Move over China? Not so fast!

The World Bank projects that India will be the world’s fastest growing economy by 2017. If true, it would surpass China, the poster child for economic growth for the last ten years.

It’s an impressive reversal of fortune for India, thanks in large part to Prime Minister Narendra Modi’s government which has implemented or projected much-needed reforms. We’ve written about India’s unfulfilled potential, noting that its influence on world food markets will depend on its future overall economic growth. There’s little doubt that its projected economic growth will translate into higher incomes for Indian households – always good to grow Canada’s ag exports.

And there’s clearly room for growth in India’s demand for food. The Food and Agricultural Organization estimates that India's daily average food energy intake per person is below 2,500 kcal. This compares to over 3,500 kcal on average for Canadians.

However, their reliance on a diet based on legumes is so strong that most projections suggest India won’t surpass China any time soon as the engine of growth for agricultural demand. While China’s economy is going through a transition, Chinese households’ purchasing power is still growing. This translates into higher demand for meat, grains and oilseeds in the world markets.   

Growing Canada’s exports to India?

Look at the top five Canadian exports of agricultural commodities and food to India – and by “top five”, I mean the top two. Lentils and peas represent more than 95% of our exports. Animal feed, canola oil and vegetable oil are, respectively, the 3rd, 4th and 5th largest exports, but they’re far behind pulse crops.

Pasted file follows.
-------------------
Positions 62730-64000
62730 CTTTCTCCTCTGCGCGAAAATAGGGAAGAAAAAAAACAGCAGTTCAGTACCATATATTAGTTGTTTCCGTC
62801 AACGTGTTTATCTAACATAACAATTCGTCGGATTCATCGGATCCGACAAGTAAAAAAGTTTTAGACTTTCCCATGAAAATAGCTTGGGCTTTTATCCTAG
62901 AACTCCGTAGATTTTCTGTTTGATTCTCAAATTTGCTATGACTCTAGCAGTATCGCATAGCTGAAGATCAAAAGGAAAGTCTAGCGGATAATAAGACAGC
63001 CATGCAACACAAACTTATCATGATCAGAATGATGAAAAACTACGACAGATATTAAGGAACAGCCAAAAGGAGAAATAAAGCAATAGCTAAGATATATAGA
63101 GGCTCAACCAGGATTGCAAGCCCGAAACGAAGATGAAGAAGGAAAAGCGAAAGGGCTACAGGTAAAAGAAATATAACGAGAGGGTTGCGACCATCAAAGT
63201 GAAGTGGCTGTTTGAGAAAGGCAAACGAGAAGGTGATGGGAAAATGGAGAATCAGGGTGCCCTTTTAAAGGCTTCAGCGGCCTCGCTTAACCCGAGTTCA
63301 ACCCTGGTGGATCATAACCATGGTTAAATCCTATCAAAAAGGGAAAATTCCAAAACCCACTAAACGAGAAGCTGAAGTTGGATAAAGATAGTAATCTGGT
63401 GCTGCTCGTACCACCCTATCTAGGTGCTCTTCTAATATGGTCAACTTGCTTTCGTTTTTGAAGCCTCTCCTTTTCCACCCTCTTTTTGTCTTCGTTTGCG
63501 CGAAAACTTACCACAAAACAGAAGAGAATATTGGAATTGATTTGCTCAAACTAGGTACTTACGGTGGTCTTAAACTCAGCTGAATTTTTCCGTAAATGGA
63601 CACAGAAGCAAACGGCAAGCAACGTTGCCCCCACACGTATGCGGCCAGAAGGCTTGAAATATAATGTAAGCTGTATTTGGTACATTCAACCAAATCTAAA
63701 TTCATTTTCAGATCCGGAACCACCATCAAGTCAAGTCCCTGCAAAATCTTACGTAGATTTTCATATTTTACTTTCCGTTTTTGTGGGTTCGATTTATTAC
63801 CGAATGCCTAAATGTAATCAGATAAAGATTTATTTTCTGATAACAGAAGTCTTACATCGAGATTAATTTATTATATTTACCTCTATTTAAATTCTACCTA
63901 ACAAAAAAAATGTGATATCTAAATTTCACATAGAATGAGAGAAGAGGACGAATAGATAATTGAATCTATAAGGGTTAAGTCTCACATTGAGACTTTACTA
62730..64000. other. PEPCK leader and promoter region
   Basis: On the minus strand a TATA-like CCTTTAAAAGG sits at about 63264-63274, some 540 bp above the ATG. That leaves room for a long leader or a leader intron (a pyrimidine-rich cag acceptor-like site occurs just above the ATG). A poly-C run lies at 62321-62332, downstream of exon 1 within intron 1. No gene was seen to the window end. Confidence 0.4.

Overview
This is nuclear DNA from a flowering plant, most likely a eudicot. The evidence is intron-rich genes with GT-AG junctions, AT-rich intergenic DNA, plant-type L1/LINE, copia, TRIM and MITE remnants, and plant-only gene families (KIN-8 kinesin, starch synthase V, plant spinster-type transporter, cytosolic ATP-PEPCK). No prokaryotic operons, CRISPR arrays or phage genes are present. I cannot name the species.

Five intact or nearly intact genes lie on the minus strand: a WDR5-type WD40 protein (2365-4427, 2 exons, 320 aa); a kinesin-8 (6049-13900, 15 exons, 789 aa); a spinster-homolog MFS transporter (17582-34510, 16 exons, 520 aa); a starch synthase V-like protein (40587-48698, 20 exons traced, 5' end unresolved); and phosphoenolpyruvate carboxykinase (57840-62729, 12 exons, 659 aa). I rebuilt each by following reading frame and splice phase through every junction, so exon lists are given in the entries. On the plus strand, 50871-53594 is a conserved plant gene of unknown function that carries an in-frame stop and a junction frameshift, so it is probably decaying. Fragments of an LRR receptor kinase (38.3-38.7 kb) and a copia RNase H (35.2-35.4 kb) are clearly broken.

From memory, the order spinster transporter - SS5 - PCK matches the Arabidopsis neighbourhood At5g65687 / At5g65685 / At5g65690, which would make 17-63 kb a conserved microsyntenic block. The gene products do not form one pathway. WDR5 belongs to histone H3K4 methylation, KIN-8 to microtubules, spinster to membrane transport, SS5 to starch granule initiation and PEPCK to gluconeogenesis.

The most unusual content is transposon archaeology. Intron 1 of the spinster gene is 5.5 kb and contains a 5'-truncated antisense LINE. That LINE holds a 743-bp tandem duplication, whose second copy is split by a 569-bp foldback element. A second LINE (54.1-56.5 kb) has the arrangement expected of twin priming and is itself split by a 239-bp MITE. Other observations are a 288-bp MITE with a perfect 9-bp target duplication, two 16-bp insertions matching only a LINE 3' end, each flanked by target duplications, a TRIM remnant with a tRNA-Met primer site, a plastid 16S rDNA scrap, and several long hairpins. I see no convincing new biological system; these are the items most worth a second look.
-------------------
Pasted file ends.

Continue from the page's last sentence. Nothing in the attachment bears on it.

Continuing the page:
The outlook for Canada’s pulse crops appears particularly positive. Over the last ten years, seeded acres have increased of both commodities - lentils by 57% and peas by 18%. With India’s strong demand likely to grow, the only question is whether we can grow production. Canada is currently India’s top import source for peas (71% of total pea imports) and lentils (79% of total imports).

The promising outlook for demand suggests the possibility of an equally positive production outlook for India’s producers as economic growth also implies stronger business sentiment, higher investments and ultimately productivity gains.

The bottom line?

I suspect China will remain the engine of growth in agricultural markets for the foreseeable future. But the “India growing” headline bodes well for the Canadian agriculture industry.  It offers great potential to diversify our agricultural production base.


JP Gervais, Chief Agricultural Economist